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J Agric Food Chem. 2009 Jan 28;57(2):409-15. doi: 10.1021/jf8025259.

Beach dune sand hydrophobicity due to the presence of beach vitex ( Vitex rotundifolia L. f.).

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  • 1Department of Horticulture, Clemson University, South Carolina 29634, USA.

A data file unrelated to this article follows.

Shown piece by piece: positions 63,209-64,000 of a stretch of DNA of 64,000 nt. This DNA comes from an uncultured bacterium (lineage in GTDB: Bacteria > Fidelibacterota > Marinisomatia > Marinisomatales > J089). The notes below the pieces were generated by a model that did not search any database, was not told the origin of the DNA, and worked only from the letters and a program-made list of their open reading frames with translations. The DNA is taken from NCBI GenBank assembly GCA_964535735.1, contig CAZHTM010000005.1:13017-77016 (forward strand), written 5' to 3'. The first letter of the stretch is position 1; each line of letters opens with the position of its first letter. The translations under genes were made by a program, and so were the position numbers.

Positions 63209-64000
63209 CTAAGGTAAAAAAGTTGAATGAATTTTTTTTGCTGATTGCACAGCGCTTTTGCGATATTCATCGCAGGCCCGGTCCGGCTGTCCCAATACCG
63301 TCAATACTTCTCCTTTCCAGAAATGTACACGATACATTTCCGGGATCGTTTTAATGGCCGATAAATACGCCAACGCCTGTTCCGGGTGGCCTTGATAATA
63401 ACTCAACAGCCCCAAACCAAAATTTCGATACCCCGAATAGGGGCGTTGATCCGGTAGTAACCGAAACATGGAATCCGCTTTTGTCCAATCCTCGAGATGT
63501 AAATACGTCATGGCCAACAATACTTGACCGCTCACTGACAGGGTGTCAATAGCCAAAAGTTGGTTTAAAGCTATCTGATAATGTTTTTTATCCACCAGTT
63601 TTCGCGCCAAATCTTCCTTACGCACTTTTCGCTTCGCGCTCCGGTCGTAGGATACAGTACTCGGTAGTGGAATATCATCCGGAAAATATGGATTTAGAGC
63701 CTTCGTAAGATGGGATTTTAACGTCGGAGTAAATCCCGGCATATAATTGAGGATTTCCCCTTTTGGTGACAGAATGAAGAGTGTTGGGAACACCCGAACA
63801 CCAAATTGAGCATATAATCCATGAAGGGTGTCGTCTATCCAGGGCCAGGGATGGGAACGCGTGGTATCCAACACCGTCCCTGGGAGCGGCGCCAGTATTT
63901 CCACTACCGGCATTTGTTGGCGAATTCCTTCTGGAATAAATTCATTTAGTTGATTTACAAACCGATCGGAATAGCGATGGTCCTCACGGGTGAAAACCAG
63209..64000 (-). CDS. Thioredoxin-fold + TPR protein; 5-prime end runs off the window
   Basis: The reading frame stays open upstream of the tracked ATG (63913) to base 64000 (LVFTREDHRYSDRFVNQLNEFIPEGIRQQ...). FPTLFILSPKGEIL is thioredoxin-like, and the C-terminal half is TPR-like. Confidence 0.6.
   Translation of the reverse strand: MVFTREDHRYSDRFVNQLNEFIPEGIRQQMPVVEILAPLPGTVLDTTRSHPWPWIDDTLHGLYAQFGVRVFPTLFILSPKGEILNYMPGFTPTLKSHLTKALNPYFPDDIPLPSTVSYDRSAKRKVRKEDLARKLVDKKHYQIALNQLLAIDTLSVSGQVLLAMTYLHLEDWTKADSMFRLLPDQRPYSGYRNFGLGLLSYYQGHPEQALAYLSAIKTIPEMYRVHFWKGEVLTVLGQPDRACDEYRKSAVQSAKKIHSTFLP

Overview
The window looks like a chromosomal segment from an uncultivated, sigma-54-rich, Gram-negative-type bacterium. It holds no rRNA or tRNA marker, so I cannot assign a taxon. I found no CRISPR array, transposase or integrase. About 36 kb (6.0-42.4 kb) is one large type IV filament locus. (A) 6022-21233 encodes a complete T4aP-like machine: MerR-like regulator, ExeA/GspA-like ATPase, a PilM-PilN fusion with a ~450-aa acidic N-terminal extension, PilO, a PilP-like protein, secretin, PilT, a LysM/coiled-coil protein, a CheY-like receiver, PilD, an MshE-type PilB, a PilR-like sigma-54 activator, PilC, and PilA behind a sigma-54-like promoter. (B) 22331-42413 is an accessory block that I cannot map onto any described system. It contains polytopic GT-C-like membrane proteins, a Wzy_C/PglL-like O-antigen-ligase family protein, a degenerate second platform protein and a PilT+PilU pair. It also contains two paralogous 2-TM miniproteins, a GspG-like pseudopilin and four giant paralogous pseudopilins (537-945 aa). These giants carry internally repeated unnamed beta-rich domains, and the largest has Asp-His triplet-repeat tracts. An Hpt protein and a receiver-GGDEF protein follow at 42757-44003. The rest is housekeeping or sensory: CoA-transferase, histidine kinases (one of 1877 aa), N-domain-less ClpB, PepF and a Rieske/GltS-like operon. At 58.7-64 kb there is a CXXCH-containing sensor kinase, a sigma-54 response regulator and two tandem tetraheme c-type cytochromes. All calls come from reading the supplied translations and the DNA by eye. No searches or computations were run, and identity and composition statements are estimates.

Conservation and preservation concerns have led to efforts to understand mechanisms of invasiveness and the effects these mechanisms have on the environment. Vitex rotundifolia L. f. [beach vitex (BV)] was introduced as a salt-tolerant woody ground cover, but it has since become invasive on primary and secondary dunes in coastal areas of the southeastern United States. Much of its invasive potential may be the result of intense substrate hydrophobicity underneath established stands, which is believed to prohibit seedling establishment by other plants including native plant species. This research was conducted to better understand BV-induced sand hydrophobicity by carrying out dune surveys of BV-infested areas of the South Carolina coast, identifying the compounds responsible for this activity via chemical analysis, and quantifying hydrophobicity persistence by resampling sites following removal of above-ground BV. The findings indicated that sand under BV cover was significantly hydrophobic, that cuticular alkanes from leaves and fruits were responsible for this hydrophobicity, and that extreme substrate hydrophobicity persisted for >3 years following BV removal.

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